Date of this Version
The George Eliot Review 47 (2016)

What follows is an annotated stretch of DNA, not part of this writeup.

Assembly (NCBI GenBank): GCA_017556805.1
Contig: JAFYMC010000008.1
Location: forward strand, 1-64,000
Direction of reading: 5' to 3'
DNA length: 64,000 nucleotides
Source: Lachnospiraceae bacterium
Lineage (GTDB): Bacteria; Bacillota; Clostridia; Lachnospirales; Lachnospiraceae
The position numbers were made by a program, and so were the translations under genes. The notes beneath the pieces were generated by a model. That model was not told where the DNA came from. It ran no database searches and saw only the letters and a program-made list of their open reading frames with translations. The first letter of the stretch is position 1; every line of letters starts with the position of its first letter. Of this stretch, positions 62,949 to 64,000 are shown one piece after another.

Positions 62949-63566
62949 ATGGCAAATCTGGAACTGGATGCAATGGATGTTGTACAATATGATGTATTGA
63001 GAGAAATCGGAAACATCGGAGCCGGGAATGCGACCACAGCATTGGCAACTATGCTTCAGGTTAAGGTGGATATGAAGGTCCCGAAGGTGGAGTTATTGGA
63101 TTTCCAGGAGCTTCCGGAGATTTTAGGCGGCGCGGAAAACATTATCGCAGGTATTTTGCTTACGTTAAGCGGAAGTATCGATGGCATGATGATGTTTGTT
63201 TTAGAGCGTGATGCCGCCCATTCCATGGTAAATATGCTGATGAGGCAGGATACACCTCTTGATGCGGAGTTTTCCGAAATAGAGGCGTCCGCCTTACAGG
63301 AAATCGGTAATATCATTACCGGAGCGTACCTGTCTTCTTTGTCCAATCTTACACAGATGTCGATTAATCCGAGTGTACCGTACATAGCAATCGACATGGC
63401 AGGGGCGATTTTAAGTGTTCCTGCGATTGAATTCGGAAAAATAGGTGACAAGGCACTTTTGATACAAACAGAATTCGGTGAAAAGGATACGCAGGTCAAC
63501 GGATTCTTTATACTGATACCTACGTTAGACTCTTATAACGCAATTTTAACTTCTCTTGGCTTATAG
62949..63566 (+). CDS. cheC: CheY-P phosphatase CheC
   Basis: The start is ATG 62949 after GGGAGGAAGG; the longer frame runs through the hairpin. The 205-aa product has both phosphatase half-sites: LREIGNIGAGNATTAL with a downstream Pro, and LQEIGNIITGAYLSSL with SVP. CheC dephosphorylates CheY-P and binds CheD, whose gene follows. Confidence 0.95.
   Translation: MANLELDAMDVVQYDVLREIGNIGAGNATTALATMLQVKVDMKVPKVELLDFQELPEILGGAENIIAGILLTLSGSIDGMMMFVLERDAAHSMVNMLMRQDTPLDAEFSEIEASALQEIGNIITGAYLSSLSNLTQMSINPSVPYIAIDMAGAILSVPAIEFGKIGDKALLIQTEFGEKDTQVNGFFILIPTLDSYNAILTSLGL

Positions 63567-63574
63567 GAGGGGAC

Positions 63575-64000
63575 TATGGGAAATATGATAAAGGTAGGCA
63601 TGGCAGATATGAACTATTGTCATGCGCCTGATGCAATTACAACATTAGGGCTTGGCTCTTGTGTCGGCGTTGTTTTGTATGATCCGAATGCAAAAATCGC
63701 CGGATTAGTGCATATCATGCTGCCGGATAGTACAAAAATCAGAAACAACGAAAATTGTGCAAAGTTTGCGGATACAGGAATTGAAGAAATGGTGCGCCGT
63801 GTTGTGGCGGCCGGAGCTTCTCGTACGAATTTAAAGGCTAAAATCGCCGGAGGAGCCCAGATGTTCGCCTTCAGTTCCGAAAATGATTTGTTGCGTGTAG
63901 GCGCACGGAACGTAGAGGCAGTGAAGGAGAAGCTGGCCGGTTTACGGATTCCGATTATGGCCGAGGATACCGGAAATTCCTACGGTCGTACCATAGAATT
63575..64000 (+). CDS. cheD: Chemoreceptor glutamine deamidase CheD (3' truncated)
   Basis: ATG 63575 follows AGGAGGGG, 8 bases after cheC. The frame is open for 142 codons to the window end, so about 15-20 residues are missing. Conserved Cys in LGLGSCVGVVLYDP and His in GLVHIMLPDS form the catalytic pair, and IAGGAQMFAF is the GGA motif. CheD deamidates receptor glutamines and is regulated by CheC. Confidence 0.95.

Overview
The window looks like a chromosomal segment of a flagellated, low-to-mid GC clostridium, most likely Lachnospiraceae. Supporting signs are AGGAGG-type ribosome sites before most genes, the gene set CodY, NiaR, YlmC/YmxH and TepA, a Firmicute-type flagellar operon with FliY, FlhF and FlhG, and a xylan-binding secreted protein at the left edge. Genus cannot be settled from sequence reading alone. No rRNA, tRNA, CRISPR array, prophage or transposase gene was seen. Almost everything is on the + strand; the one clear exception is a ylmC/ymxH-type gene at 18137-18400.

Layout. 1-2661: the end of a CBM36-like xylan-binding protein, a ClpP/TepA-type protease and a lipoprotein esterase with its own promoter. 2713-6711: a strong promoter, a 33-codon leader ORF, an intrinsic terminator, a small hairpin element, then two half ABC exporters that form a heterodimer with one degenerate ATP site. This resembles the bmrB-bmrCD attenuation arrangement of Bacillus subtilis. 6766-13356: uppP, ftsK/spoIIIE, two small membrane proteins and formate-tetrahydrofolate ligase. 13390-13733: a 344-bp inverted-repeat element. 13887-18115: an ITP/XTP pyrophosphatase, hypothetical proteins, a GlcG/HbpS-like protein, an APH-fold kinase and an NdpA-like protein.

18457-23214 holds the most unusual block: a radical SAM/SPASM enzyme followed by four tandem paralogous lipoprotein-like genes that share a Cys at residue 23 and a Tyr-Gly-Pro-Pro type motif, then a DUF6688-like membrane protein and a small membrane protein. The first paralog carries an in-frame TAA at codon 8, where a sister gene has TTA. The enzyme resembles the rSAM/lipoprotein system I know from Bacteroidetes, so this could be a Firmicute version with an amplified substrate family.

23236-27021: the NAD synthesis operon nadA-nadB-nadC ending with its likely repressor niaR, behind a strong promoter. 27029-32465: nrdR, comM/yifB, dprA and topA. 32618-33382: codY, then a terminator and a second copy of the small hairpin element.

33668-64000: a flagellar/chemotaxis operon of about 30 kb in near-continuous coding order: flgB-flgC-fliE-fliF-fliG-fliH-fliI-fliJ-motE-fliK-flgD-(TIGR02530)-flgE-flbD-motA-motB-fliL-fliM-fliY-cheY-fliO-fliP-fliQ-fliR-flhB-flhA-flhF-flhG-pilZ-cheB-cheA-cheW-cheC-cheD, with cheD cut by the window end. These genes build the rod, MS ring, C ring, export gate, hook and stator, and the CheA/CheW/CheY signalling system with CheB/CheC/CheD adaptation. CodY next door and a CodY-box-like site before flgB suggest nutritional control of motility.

The conference opened with a characteristically rich and incisive paper by Barbara Hardy (Birkbeck), 'Re-Reading Daniel Deronda', which, sadly, was the last she was to deliver. In 'Daniel Deronda: The Two Halves That Were Never Whole', Isobel Armstrong (Birkbeck) presented a paper that will become part of her forthcoming book on Novel Politics: Democratic Imaginations and Nineteenth-Century Fiction. The 'Two Sequels to Daniel Deronda' discussed by John Rignall (Warwick) were a seven-page satirical squib in Mr Punch s Pocket-Book Jor 1877 entitled' Daniel Deronda Book IX', and a short novel, Gwendolen: or, Reclaimed: A Sequel to 'Daniel Deronda', published in Boston Massachusetts in 1878. Marianne Burton (Royal Holloway), in her discussion of 'Existentialism and the Female Slave in Daniel Deronda', began with Kierkegaard, who did not believe in equal rights and considered that men and women were only entirely equal at the altar when faced with the question 'Do you take this man/woman etc'. In 'Seated lonely on the Ruins of Jerusalem: Religion, Nation and the Jewess in Daniel Deronda', Nadia Valman (Queen Mary, University of London) began by considering how Jews figured in nineteenth-century thought. In 'Gwendolen Harleth, "Mind and Millinery": George Eliot and the Silver Fork School of Fiction', Royce Mahawatte (Central St Martin's) argued that, although George Eliot mocked an evangelical variant of the silver-fork novel in 'Silly Novels by Lady Novelists', some of its tropes and characters and material culture find their way into the Gwendolen half of Daniel Deronda. Silver Fork novels - a term coined dismissively by Hazlitt - emerge in the 1830s and last until Ouida in the 1890s, and Daniel Deronda's affinities with the sub-genre have the effect of questioning the realist dimension of the Gwendolen narrative. Louise Lee (Roehampton) in 'Mrs Arrowpoint's Suspicions: Comedies of Knowledge in Daniel Deronda' sought to define the emotional temperament ofthe 1870s as the context for an understanding of the comic elements in Daniel Deronda.